Anti-mosquito measures urged on festive occasion
There are many mosquito-borne diseases, including dengue fever (DF), chikungunya fever, Japanese encephalitis (JE), malaria, yellow fever and Zika virus infection. These diseases are endemic in many overseas countries. In recent years, local cases of DF and JE have been recorded in Hong Kong.
A spokesman for the CHP said, "Regarding DF, a record high of 29 local cases have been detected since mid-August this year. The public are reminded that eliminating breeding sites for mosquitoes and avoiding mosquito bites are key to preventing DF. When doing outdoor activities such as visiting parks, grass pitches and beaches during the Mid-Autumn Festival holidays, one needs to apply DEET-containing mosquito repellents to exposed parts of the body and clothing for better personal protection."
In addition, members of the public who intend to travel during the Mid-Autumn Festival holidays should stay alert to the DF situation and other mosquito-borne diseases in their destinations and carry out anti-mosquito measures as necessary.
Regarding the latest DF situation, as of yesterday, a total of 108 cases had been confirmed in 2018, comprising 29 local and 79 imported cases mainly from Thailand (30), the Philippines (14) and Cambodia (9). From September 14 to 20, two imported DF cases were recorded and the patients had been to Bangladesh (one case) and Thailand (one case) in the incubation period.
DF remains endemic in some areas in Asia and beyond. The latest figures for 2018 revealed that 57 129 cases had been recorded in Thailand, 2 045 in Singapore (since December 31, 2017) and 119 in Japan. In Taiwan, 117 local cases have been recorded to date in 2018. In the Americas, 29 665 cases have been filed to date in Mexico in 2018.
The public should take heed of the following advice on mosquito control:
- Thoroughly check all gully traps, roof gutters, surface channels and drains to prevent blockage;
- Scrub and clean drains and surface channels with an alkaline detergent compound at least once a week to remove any deposited mosquito eggs;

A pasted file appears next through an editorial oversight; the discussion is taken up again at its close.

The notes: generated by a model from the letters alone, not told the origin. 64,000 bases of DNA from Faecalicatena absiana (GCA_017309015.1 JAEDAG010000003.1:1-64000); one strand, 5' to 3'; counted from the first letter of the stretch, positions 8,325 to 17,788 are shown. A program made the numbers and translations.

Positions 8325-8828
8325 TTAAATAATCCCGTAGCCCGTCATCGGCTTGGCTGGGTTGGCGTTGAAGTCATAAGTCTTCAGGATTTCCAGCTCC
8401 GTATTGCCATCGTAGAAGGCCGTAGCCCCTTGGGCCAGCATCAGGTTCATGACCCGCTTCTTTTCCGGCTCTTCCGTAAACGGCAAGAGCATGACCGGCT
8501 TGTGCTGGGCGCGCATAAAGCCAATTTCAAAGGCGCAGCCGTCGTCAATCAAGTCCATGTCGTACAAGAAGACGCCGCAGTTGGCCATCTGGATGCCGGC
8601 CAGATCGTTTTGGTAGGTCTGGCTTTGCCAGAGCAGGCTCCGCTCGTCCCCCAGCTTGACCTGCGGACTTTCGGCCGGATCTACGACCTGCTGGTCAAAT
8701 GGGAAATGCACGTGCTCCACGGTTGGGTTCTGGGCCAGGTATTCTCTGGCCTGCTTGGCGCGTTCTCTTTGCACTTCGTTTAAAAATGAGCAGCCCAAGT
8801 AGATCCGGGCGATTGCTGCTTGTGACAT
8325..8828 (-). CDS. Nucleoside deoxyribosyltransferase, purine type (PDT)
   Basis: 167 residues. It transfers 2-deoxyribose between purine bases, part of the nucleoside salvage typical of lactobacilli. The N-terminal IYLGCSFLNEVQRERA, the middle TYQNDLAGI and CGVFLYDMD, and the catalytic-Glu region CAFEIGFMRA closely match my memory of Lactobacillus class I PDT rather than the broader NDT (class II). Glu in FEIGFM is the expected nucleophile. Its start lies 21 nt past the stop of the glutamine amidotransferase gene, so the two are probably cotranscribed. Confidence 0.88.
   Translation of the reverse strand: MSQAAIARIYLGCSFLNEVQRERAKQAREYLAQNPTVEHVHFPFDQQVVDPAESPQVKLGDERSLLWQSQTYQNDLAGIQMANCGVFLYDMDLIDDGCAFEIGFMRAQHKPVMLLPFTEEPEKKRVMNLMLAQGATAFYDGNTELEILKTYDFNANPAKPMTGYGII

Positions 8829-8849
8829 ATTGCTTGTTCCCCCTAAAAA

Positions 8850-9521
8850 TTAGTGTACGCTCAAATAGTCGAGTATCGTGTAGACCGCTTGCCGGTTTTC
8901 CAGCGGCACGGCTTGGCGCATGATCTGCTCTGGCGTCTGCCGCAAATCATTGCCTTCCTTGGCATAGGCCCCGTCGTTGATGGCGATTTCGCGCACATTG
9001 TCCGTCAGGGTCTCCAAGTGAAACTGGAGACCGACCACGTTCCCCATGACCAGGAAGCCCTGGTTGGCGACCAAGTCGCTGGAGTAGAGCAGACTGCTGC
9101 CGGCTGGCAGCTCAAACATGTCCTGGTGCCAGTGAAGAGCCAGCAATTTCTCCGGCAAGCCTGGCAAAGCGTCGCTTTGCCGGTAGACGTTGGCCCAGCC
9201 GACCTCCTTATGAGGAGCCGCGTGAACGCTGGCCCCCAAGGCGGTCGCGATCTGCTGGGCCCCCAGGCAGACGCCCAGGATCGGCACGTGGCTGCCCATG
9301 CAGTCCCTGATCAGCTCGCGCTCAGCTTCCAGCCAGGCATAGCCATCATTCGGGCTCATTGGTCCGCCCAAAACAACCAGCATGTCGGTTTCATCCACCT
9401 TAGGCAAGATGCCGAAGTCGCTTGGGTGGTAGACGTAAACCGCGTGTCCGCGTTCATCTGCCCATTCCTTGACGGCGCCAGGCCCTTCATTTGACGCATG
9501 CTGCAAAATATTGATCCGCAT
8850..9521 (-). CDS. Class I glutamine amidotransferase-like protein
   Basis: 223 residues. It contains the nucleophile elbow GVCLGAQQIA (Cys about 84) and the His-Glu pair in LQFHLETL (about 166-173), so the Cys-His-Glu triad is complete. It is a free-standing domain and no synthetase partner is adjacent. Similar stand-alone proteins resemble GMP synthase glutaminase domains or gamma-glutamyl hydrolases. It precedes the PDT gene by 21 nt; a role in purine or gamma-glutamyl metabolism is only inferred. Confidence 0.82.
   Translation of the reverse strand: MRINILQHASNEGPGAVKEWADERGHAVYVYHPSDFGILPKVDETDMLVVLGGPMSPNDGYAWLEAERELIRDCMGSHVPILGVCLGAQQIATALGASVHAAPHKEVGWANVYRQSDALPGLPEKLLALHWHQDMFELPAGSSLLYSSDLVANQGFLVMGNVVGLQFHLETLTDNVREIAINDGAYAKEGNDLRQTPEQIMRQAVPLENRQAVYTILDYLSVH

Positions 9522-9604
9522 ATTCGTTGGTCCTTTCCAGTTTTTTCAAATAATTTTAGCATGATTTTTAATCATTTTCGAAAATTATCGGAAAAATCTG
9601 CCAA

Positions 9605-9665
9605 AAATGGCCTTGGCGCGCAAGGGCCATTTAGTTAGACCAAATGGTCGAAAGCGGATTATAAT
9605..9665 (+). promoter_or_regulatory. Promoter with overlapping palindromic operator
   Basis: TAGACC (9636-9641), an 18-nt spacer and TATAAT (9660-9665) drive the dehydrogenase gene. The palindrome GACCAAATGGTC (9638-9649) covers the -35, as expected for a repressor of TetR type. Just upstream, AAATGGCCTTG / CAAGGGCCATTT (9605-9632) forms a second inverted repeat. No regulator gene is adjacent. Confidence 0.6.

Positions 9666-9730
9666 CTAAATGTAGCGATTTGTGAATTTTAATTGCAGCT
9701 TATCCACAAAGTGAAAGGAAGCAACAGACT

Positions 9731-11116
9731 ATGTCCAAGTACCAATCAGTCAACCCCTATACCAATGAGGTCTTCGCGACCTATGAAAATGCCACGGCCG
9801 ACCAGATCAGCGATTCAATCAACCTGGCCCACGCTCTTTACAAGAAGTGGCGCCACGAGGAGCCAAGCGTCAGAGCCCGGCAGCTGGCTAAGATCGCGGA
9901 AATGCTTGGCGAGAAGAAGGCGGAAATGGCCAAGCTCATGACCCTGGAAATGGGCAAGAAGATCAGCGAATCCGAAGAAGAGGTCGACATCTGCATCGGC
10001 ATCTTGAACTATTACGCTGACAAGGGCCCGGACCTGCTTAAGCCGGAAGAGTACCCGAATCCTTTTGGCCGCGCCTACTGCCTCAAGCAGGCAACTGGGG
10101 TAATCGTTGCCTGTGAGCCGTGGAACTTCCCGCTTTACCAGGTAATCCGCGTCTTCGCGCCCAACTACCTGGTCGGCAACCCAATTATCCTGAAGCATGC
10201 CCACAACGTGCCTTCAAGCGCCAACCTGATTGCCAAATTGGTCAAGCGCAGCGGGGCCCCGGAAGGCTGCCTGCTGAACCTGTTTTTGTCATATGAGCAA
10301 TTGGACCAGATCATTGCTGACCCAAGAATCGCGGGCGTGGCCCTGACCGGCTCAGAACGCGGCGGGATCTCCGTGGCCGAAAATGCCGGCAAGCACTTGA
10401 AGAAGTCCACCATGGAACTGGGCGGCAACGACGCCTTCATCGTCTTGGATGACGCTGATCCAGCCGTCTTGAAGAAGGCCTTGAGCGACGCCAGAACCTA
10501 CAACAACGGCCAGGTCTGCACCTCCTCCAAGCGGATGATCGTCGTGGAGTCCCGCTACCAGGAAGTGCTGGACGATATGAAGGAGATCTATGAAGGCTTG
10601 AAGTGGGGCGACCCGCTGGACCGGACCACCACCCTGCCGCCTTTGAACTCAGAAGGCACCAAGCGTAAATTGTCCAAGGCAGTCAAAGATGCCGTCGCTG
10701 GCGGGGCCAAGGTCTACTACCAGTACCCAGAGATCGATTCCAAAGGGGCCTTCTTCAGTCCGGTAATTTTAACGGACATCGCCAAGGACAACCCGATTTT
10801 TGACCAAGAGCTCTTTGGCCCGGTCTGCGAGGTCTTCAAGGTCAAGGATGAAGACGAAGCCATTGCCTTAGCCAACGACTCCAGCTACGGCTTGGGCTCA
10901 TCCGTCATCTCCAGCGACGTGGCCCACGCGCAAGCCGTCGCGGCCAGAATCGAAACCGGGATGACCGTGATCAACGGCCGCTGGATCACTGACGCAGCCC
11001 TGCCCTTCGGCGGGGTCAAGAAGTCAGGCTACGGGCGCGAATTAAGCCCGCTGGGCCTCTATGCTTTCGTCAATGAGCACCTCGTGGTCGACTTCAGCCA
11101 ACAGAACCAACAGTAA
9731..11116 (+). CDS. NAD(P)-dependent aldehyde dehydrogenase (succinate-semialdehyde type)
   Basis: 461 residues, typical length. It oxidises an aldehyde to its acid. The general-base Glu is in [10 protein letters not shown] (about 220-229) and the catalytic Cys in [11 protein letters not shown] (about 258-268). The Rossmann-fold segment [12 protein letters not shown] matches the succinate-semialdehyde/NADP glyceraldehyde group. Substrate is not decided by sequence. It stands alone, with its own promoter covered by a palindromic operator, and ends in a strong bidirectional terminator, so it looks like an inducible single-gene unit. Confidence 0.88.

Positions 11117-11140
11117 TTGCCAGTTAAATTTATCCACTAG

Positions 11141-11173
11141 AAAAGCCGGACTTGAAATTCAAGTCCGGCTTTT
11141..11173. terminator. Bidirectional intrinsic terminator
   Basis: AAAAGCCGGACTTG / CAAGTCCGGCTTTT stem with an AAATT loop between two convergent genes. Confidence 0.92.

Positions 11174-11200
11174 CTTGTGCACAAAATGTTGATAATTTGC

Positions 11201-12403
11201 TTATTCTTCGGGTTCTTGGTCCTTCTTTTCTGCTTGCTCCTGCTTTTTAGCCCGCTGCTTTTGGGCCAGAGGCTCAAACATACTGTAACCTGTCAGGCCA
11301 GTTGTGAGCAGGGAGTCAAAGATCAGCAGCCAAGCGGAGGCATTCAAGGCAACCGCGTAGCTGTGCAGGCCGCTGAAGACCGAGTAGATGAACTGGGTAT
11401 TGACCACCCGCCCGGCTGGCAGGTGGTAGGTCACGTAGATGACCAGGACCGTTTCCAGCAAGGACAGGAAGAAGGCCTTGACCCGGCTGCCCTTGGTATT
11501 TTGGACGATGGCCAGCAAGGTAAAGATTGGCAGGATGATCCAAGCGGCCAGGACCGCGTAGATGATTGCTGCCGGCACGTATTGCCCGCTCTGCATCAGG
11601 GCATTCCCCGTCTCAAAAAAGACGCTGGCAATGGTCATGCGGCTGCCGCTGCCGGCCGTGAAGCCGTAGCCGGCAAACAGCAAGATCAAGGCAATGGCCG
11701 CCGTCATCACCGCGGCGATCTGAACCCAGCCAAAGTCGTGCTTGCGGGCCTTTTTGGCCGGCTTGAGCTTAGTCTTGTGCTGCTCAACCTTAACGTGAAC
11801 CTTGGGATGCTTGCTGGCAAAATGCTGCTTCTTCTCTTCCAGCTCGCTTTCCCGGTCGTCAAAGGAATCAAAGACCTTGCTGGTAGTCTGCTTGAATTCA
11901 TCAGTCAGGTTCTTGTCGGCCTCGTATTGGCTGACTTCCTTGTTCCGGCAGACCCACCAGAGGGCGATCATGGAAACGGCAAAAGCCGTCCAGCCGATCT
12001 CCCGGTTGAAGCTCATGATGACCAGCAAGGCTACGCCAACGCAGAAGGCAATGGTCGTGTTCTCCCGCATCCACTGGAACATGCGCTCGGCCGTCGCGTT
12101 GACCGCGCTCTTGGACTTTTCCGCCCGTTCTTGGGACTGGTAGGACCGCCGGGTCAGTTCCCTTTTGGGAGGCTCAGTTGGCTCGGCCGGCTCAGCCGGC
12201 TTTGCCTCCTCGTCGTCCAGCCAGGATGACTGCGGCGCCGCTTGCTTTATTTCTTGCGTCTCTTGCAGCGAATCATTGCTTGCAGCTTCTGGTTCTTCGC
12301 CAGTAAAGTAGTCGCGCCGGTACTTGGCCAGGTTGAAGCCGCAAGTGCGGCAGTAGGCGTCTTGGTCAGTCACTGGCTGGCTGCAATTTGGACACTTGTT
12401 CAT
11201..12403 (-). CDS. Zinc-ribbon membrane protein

- Properly dispose of refuse, such as soft drink cans, empty bottles and boxes, in covered litter containers;
- Completely change the water of flowers and plants at least once a week. The use of saucers should be avoided if possible;
- Level irregular ground surfaces before the rainy season;
- Avoid staying in shrubby areas; and
- Take personal protective measures such as wearing light-coloured long-sleeved clothes and trousers and apply insect repellent containing DEET to clothing or uncovered areas of the body when doing outdoor activities.
To reduce the risk of infections being spread by mosquitoes, apart from general measures, travellers returning from affected areas should apply insect repellent for 14 days (DF) or at least 21 days (Zika virus infection) upon arrival in Hong Kong. Among the imported DF cases recorded in Hong Kong since 2015 (as of yesterday), the most common places for acquiring the infection included Thailand (88), Indonesia (65), the Philippines (65), India (26), Malaysia (23), Vietnam (23) and Cambodia (20). People should pay particular attention to anti-mosquito measures when travelling to these countries and after coming back to Hong Kong. If feeling unwell, seek medical advice promptly and provide travel details to the doctor. DEET-containing insect repellents are effective and the public should take heed of the tips below:
- Read carefully the label instructions first;
- Apply right before entering an area with risk of mosquito bites;
- Apply on exposed skin and clothing;
- Use DEET of up to 30 per cent for pregnant women and up to 10 per cent for children*;
- Apply sunscreen first, then insect repellent; and
- Re-apply only when needed and follow the instructions.
* For children who travel to countries or areas where mosquito-borne diseases are endemic or epidemic and where exposure is likely, those aged 2 months or above can use DEET-containing insect repellents with a DEET concentration of up to 30 per cent.
Currently, vaccines are available in Hong Kong as preventive measures against yellow fever and JE, while anti-malarial chemoprophylaxis is also available. Members of the public planning to travel to affected areas should consult their doctors for advice on vaccination or chemoprophylaxis. Travellers planning to receive yellow fever vaccination and travel health medical advice should arrange travel health consultation with the DH's Travel Health Service at least six to eight weeks before the trip.
The public may visit the CHP website, the latest Travel Health News and tips for using insect repellents for more information.
Ends/Friday, September 21, 2018
Issued at HKT 11:20
Issued at HKT 11:20